The future of Bradford Central Library will finally be decided next week following months of uncertainty after it was condemned as a serious fire risk.
Most of the building has been closed since October, after Health and Safety officers carried out a routine check late last year and found the open staircase meant if there was a blaze, it would act as a chimney.
That has meant upheaval for community groups and visitors to the library, who could not access anywhere above the ground and first floors.
But councillors will meet on Friday at the Bradford Council Executive meeting to decide whether to back a plan to plough nearly £1 million into making the building fire-proof and restoring the library service back to its full capacity.
That will involve making the ground, first and second floors safe, with £4.5 million still needed for backlog maintenance work for the building as a whole.
Bradford Council leader, Councillor Dave Green, said: “We are actively pursuing potential options for the operation of Central Library which would both improve facilities and honour our commitment to provide library and archive services in Bradford city centre.
“It may be several weeks before the approved option can be implemented, but we will keep users informed of what is going to happen and when. Staff will also be kept fully informed of the proposals and will be redeployed to other libraries during any temporary closure of Central Library to complete the work.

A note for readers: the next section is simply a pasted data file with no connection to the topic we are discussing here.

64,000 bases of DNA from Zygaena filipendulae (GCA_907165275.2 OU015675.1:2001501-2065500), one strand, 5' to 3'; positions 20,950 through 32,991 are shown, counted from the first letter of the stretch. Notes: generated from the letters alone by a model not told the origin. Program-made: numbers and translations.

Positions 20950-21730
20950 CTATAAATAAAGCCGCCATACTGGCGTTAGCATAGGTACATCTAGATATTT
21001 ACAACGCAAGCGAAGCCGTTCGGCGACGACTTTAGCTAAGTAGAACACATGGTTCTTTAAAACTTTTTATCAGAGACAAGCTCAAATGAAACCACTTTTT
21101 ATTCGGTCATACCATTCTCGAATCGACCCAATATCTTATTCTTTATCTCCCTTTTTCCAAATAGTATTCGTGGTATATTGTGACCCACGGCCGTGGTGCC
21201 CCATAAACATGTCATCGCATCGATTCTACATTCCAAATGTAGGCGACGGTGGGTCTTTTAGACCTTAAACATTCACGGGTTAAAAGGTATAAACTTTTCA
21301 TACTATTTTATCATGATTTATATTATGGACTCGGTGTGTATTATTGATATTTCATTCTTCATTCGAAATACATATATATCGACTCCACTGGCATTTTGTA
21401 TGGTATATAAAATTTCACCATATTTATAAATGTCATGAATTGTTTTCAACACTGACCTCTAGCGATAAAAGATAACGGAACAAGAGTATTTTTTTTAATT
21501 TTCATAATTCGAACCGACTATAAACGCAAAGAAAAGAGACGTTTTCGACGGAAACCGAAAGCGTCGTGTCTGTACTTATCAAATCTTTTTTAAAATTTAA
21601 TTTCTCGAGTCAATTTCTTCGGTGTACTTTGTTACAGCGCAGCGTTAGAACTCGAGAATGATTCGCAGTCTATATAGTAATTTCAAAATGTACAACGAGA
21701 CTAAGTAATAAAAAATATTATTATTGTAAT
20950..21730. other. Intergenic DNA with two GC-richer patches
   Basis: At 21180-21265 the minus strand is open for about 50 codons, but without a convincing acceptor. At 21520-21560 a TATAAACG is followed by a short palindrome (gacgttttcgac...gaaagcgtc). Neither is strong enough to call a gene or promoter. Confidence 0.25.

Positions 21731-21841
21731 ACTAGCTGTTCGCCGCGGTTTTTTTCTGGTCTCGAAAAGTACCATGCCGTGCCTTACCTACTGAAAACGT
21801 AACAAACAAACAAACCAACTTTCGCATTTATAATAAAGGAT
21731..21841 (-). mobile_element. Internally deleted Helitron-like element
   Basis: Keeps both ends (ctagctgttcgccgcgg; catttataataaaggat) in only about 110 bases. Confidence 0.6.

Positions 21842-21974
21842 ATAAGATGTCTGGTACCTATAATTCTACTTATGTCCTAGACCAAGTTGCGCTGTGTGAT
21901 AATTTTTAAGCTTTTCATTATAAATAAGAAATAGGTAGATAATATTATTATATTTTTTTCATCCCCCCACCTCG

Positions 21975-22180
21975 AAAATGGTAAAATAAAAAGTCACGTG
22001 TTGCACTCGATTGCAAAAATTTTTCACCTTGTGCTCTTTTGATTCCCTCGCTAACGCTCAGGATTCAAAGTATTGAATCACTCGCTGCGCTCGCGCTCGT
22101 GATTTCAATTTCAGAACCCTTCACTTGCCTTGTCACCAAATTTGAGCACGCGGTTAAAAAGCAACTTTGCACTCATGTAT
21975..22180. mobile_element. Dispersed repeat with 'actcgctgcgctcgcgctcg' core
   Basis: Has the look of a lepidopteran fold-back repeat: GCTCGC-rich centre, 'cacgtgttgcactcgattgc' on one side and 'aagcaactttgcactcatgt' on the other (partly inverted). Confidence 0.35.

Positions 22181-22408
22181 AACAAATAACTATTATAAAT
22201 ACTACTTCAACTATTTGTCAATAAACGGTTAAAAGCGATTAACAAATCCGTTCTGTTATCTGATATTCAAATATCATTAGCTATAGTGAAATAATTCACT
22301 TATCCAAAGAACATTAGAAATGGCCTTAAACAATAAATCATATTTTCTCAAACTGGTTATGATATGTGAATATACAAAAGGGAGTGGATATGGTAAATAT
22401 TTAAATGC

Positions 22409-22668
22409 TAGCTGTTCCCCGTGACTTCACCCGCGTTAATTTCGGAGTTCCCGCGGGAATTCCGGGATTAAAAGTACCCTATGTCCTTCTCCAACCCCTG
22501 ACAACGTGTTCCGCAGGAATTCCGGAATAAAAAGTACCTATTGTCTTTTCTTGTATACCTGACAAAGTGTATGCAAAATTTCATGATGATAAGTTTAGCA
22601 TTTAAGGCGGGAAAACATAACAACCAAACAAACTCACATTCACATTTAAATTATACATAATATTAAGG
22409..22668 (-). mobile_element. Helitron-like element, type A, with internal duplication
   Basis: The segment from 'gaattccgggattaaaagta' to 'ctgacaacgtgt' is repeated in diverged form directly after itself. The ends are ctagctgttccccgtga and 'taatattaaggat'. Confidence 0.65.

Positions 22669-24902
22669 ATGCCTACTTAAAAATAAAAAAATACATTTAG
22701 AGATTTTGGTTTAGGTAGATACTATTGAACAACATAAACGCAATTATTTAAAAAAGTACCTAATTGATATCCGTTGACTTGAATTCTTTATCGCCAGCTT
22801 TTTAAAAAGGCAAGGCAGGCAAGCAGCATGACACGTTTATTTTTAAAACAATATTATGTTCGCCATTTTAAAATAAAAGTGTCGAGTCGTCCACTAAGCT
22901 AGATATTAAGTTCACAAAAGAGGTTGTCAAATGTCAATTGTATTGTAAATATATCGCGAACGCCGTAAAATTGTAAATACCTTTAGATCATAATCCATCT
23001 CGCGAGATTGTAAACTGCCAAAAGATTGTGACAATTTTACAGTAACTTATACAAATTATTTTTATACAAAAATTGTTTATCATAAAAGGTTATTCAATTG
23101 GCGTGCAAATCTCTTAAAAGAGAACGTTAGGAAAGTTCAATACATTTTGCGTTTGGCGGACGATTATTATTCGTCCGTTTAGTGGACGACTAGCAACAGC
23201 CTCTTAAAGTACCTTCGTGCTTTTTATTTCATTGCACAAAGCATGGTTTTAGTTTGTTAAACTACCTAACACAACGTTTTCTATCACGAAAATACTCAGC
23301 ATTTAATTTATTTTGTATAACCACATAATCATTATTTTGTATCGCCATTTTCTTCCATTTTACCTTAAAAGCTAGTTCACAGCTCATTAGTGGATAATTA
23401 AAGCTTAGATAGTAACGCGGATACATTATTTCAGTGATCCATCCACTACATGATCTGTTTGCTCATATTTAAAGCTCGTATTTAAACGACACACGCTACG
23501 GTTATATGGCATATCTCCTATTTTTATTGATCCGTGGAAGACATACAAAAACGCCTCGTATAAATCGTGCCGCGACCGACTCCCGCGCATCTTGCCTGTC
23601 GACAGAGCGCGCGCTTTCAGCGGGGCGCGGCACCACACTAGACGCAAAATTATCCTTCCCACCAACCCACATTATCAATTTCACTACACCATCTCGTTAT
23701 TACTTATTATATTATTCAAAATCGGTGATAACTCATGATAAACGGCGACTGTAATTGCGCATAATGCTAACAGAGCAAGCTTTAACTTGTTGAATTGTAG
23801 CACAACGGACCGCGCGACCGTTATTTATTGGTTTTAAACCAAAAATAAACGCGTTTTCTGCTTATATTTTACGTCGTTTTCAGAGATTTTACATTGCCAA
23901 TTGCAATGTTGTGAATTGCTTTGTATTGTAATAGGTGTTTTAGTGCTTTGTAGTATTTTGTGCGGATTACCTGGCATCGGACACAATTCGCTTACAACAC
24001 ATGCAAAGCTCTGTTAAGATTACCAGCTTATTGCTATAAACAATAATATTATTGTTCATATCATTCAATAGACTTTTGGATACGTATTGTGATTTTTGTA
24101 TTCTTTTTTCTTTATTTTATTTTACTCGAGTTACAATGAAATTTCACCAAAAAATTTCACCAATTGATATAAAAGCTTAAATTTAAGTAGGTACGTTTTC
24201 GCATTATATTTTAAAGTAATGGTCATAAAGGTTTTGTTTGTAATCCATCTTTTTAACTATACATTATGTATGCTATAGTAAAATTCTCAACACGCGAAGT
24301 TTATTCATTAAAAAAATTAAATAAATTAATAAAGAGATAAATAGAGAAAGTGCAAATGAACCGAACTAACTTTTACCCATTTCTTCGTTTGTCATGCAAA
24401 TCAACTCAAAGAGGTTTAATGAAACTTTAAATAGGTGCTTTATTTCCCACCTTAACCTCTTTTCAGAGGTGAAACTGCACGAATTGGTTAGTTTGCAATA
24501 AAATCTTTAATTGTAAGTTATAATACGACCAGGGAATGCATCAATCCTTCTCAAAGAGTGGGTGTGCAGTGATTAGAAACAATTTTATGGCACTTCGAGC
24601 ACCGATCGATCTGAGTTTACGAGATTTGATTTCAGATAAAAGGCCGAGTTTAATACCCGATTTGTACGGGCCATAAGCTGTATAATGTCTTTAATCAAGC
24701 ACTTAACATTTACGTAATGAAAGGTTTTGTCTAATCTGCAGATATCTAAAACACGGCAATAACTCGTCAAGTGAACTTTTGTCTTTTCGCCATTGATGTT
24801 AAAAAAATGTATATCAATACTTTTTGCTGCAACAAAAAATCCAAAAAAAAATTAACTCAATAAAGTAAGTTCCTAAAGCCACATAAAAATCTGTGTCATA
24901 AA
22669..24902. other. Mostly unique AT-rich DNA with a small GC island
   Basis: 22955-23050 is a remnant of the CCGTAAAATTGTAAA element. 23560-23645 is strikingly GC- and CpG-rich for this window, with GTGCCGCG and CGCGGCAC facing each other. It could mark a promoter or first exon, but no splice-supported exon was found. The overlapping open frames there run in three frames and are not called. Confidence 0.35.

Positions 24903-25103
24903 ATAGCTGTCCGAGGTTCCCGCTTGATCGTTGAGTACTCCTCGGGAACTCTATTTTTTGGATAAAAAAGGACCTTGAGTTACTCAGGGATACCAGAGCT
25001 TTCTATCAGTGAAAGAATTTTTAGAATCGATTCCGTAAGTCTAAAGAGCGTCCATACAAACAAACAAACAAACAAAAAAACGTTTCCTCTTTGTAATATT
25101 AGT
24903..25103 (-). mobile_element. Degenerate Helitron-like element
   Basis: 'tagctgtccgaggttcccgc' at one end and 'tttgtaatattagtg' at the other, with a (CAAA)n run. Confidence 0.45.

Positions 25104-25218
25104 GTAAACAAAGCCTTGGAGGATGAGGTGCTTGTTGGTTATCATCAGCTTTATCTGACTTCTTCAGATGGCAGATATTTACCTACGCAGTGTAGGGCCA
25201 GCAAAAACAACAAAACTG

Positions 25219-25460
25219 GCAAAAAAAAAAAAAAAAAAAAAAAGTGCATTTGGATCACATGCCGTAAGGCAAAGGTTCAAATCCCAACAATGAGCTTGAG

“In the meantime, the library will remain open and services will continue to be provided from the ground and first floors of the building.”
Those services include the fiction lending library, local studies material, public computers and the West Yorkshire Archive Service.
The affected floors, housing meeting rooms, the non-fiction collection, archives and offices, have been closed for the last few months, but if the £900,000 remodelling of the ground, first and second floors is given the green light, those could be accessed soon.
That is because the preferred option will create enough space to restore the service back to how it was before the fire hazard was discovered. It would mean the library closing for four weeks while the work is carried out.
The preferred option would also allow alternative uses for the remaining floors, which would not interfere with the future operation of the library. It has not been revealed what those alternative options would be.